AEDC defends foreign office costs

by The City Wire staff ([email protected]) 41 views 

In June, state legislators questioned contracts made by the Arkansas Economic Development Commission in foreign countries, particularly China and Japan, which prompted a response from the agency’s director, Maria Haley., a content partner with The City Wire, was the first to report on this story.

At a Wednesday Legislative subcommittee meeting , Haley responded publicly to lawmakers’ inquiries with a written report that also shed light on a number of other foreign trade and investment activity undertaken by AEDC.

Haley’s report spells out that Arkansas is shifting its state strategy from "automotive to aviation/aerospace and technology recruitment."

Her letter informed the committee that through its contract with Yuan and Associates, Arkansas has been promoted to more than 400 Chinese companies as well as a number of senior level government officials.

AEDC opened its first China office in 2008 and state economic leaders have confided publicly and privately that they view investments in and from China as a major undertaking for Arkansas’ economic development efforts for the next quarter century.  The agency’s Chinese activities have included identifying targeted industries, creating promotional materials in Mandarin, identifying potential sister cities for collaboration, and qualifying investment opportunities.

China is relaxing its rules and thresholds for outbound investment, but to date, North America only has about 3% of that investment, the report stated.

"The state’s strategy for attracting a share of the 3% of investment from China to North America entails a ‘push-pull’ mechanism," Haley said in her letter.

"The China Office will ‘push’ Chinese investors to Arkansas through a series of branding programs in cooperation with Chinese government agencies, promotion organizations, and business community. At the same time, the AEDC will ‘pull’ Chinese investors through attractive incentives, flexible policies, and a customized business service model designed for Chinese investors," the report also stated.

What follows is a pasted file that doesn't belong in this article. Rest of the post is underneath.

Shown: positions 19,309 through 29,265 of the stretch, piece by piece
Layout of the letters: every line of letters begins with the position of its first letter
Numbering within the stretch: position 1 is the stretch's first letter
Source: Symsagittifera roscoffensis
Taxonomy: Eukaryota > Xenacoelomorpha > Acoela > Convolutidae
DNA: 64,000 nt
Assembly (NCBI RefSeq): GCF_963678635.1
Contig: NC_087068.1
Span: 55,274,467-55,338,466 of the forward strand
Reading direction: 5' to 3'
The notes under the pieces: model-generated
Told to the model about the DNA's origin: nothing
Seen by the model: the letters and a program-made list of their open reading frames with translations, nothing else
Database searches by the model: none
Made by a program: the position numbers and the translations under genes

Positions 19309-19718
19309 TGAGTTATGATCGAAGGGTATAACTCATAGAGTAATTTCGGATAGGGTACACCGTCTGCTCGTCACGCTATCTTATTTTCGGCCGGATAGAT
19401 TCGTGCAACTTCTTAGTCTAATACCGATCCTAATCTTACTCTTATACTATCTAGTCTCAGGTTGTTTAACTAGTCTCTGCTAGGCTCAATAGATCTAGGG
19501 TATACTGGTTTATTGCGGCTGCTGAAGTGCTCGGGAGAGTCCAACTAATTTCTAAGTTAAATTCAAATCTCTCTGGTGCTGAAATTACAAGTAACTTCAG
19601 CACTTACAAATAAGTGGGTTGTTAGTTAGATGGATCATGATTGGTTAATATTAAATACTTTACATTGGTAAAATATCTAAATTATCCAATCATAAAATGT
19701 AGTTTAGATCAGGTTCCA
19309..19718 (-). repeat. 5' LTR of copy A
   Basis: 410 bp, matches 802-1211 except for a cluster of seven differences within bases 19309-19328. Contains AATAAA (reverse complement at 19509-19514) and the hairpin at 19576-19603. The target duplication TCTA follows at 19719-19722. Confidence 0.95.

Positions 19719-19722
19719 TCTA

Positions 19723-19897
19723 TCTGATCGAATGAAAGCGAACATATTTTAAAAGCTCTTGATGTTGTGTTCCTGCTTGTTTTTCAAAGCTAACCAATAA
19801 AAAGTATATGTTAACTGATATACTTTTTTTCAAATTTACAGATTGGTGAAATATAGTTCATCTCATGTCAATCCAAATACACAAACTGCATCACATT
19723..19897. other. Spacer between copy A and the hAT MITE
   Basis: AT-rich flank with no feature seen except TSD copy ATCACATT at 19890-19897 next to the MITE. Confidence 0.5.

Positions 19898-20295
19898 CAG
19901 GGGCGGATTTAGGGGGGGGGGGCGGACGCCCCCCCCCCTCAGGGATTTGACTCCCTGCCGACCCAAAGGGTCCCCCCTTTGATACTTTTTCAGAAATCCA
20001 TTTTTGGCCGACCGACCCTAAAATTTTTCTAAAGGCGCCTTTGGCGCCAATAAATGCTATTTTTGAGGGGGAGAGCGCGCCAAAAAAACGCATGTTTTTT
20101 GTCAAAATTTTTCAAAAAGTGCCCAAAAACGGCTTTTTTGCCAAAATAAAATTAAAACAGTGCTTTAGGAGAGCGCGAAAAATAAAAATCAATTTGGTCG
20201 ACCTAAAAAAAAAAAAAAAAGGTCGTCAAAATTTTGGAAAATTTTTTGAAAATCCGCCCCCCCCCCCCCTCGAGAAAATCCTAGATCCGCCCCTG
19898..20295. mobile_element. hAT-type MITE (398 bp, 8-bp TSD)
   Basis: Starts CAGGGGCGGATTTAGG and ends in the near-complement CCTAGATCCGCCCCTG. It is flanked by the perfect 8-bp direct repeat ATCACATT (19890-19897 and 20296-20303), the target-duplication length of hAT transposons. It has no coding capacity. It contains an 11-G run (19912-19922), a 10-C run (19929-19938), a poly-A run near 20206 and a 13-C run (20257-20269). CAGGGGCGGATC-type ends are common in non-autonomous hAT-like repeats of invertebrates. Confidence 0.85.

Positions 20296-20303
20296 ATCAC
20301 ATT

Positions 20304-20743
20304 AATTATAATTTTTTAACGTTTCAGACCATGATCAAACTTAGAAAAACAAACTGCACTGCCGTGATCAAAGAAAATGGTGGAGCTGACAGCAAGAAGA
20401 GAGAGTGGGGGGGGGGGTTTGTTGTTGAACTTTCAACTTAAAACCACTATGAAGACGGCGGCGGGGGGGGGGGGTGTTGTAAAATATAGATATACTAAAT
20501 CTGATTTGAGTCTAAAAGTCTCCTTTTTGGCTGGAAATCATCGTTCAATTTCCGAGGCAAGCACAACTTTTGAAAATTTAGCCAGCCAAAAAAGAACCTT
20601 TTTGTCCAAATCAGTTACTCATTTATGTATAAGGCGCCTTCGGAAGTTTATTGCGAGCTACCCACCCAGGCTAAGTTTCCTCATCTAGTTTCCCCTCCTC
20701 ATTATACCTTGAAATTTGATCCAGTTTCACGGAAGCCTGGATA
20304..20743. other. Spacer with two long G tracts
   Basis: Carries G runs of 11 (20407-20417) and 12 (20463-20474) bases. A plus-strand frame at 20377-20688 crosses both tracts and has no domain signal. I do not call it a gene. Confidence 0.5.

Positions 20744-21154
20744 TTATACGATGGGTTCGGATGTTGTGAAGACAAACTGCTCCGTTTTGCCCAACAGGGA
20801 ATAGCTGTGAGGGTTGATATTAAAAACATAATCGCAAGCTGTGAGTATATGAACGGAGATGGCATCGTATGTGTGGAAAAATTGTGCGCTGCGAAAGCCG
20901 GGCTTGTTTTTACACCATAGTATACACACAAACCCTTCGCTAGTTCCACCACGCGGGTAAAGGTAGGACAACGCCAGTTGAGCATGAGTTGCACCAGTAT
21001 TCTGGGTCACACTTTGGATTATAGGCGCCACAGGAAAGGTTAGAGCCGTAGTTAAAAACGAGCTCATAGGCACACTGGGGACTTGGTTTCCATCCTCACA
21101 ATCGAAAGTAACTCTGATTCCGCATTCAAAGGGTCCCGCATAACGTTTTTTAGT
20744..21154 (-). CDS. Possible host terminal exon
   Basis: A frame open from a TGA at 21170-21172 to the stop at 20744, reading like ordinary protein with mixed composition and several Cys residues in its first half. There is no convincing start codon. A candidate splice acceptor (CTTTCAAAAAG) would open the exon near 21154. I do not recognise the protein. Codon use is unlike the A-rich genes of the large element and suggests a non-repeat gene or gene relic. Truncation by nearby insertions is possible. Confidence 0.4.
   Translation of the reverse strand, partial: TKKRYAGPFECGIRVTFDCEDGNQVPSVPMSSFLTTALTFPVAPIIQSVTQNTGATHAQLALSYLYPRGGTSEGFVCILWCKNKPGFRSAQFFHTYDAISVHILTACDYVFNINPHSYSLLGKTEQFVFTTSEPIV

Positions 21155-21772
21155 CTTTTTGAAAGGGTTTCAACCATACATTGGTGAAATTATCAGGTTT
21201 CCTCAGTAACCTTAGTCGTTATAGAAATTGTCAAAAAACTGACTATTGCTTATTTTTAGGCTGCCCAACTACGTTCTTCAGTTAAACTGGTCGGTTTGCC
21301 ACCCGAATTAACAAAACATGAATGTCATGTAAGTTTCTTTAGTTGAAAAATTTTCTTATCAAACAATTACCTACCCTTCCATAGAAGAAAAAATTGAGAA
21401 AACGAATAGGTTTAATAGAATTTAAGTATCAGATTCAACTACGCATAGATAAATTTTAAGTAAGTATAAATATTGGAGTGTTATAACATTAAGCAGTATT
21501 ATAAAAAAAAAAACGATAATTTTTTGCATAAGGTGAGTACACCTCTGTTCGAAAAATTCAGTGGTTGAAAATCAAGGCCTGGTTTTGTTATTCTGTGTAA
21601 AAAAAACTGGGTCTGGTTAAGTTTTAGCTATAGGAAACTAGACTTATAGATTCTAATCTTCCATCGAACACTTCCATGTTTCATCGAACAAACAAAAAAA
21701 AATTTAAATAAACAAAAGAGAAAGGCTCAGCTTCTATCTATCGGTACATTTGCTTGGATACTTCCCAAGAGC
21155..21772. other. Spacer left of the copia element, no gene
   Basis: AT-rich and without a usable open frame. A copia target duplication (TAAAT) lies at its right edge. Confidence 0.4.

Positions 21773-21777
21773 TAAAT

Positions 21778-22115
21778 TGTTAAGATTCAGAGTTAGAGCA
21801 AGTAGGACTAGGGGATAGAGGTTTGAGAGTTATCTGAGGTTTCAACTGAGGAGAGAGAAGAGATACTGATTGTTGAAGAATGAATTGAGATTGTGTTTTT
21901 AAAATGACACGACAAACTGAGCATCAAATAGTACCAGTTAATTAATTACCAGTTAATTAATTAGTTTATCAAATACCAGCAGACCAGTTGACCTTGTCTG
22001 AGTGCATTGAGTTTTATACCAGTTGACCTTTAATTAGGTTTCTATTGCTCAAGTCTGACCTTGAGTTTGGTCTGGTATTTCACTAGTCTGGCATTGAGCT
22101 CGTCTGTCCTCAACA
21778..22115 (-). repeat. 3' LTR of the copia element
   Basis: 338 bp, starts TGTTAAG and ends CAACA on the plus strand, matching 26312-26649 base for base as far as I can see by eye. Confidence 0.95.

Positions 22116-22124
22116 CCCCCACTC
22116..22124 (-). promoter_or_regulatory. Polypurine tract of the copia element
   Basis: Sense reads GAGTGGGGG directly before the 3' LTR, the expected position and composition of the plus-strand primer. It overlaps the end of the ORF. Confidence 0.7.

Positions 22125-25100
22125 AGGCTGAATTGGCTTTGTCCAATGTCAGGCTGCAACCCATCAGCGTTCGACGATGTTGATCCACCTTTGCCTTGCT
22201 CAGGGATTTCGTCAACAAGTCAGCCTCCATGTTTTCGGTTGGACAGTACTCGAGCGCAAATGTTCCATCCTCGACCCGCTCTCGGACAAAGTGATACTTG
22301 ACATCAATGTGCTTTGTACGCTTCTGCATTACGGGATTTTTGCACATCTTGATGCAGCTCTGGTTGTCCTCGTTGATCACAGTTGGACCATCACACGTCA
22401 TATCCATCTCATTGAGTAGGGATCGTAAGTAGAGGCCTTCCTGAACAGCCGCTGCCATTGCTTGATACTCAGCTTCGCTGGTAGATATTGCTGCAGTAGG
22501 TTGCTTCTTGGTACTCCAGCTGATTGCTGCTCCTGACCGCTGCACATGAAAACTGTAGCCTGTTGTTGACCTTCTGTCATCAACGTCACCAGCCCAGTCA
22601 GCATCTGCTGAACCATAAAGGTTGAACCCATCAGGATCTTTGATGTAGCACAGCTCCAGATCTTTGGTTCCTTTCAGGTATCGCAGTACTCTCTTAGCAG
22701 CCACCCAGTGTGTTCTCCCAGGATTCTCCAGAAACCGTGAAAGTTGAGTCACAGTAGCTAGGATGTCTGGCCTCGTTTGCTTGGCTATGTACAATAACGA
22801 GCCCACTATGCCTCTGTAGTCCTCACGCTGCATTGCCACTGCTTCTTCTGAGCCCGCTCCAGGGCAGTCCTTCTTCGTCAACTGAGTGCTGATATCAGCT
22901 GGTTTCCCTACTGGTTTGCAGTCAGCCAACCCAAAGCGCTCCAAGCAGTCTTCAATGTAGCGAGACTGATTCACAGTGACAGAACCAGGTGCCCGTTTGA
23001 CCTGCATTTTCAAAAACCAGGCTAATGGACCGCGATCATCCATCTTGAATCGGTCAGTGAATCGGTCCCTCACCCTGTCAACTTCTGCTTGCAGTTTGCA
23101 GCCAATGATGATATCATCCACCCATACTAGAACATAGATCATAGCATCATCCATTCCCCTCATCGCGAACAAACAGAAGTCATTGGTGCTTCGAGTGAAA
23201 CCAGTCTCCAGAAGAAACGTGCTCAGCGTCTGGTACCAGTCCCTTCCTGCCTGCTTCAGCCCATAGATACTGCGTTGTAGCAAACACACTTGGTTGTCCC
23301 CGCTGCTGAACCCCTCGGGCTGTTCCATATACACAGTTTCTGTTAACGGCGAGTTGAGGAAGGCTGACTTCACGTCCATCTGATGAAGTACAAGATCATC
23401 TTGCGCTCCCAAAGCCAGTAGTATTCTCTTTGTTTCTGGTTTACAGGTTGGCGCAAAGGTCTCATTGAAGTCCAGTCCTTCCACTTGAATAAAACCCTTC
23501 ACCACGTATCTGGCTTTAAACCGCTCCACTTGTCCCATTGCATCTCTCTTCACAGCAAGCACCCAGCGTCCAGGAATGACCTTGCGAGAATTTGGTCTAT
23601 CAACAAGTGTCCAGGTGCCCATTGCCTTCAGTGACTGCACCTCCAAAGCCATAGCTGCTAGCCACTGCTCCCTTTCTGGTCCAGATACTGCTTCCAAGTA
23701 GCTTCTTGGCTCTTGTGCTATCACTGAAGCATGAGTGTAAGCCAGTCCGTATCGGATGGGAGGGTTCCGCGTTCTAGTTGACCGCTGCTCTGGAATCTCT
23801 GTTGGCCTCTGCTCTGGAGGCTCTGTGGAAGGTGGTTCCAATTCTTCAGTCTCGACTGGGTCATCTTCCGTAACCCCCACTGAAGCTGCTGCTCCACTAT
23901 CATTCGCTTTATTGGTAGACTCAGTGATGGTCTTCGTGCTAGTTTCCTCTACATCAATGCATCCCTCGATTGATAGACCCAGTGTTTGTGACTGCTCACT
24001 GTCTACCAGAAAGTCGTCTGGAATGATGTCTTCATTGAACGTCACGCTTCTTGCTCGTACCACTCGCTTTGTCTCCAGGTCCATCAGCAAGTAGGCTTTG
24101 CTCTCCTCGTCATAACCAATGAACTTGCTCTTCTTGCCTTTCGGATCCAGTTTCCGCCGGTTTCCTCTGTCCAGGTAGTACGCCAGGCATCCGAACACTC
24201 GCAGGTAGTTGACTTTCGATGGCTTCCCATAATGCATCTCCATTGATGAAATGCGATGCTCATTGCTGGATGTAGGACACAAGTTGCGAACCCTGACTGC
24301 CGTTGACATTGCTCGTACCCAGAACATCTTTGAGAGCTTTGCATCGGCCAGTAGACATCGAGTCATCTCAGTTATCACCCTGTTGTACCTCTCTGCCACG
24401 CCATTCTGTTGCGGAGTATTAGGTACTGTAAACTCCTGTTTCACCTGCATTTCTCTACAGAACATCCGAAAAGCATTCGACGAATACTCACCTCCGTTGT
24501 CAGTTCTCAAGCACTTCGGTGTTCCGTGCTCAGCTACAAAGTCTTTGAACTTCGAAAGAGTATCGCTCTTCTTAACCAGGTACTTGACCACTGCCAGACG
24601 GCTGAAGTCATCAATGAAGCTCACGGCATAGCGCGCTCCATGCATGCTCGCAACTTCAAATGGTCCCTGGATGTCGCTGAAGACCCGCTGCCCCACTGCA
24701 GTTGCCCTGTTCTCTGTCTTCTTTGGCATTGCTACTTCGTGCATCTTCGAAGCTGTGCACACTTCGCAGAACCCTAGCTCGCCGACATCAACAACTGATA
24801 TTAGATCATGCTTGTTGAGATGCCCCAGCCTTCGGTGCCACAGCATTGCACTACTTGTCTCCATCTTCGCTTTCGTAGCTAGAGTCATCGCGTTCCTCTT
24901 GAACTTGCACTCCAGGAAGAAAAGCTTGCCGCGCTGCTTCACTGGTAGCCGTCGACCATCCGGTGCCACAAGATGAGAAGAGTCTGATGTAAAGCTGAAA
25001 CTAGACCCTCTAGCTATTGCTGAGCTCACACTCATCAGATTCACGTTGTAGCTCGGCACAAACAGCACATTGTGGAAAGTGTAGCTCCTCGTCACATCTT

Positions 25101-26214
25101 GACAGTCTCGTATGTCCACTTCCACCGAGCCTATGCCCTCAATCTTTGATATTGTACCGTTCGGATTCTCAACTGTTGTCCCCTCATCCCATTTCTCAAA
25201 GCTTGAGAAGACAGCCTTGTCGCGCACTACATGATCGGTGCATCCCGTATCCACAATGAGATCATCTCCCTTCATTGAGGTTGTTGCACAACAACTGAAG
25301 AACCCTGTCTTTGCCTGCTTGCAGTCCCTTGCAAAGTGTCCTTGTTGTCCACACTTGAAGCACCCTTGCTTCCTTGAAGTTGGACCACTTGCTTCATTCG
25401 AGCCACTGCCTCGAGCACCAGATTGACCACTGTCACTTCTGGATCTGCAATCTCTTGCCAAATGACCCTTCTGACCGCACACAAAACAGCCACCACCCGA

Haley discussed in greater detail AEDC’s Japanese office, which is headed by former Hino executive Hideichiro Chikahiro. The office, which started in 1985 and was reorganized in 2007, "has been instrumental in the recruiting efforts of Mitsubishi Power Systems Americas," Haley told lawmakers. Mitsubishi has announced its intent to build a $100 million wind turbine manufacturing plant in Fort Smith ultimately employing 400 workers.

There are 18 Japanese companies in Arkansas employing close to 5,500 Arkansans.

While Asia represents fertile investment opportunities for Arkansas, European interests remain important to state employment. European-owned businesses account for roughly 65% of all foreign investment in Arkansas, according to the AEDC report.

There are 30 German-owned companies; 20 French-owned companies; and 8 with connections to the United Kingdom. All told, those three countries provide more than 8,000 Arkansas jobs.

Collectively, all foreign investors in Arkansas employ more than 30,000 of the state’s citizens. They lean heavily toward the manufacturing sector in areas such as industrial machinery, fabricated metals, rubber and plastics. Foreign investors account for 10.2% of total manufacturing employment in Arkansas and 3.4% of the state’s total private industry employment.

Haley also provided insight on Arkansas exports and trade, which includes 1,484 Arkansas companies. Of those firms, 77% are considered "small" or "medium-sized" businesses with fewer than 500 employees each.

Arkansas ranked 36th in the U.S. in the value of total exports in 2009, according to AEDC. Those exports were valued at $5.3 billion.

But last year was a tough year due to the recession. The state’s volume of exports declined 8.8% from 2008 to 2009; however, the report notes that total exports in 2009 were 66% above total exports in 2004.

Aircraft and parts accounted for 32% of that export activity. Machinery totaled 9% of exports followed by cereals at 8% and organic chemicals at 6%.

And Arkansas’ trading partners may surprise.

The state sends 20% of its exports to Canada, a $1.1 billion destination market. Mexico, at 10%, is the second largest export market for Arkansas products followed by France at 6%, China at 4% and the U.K. at 4%.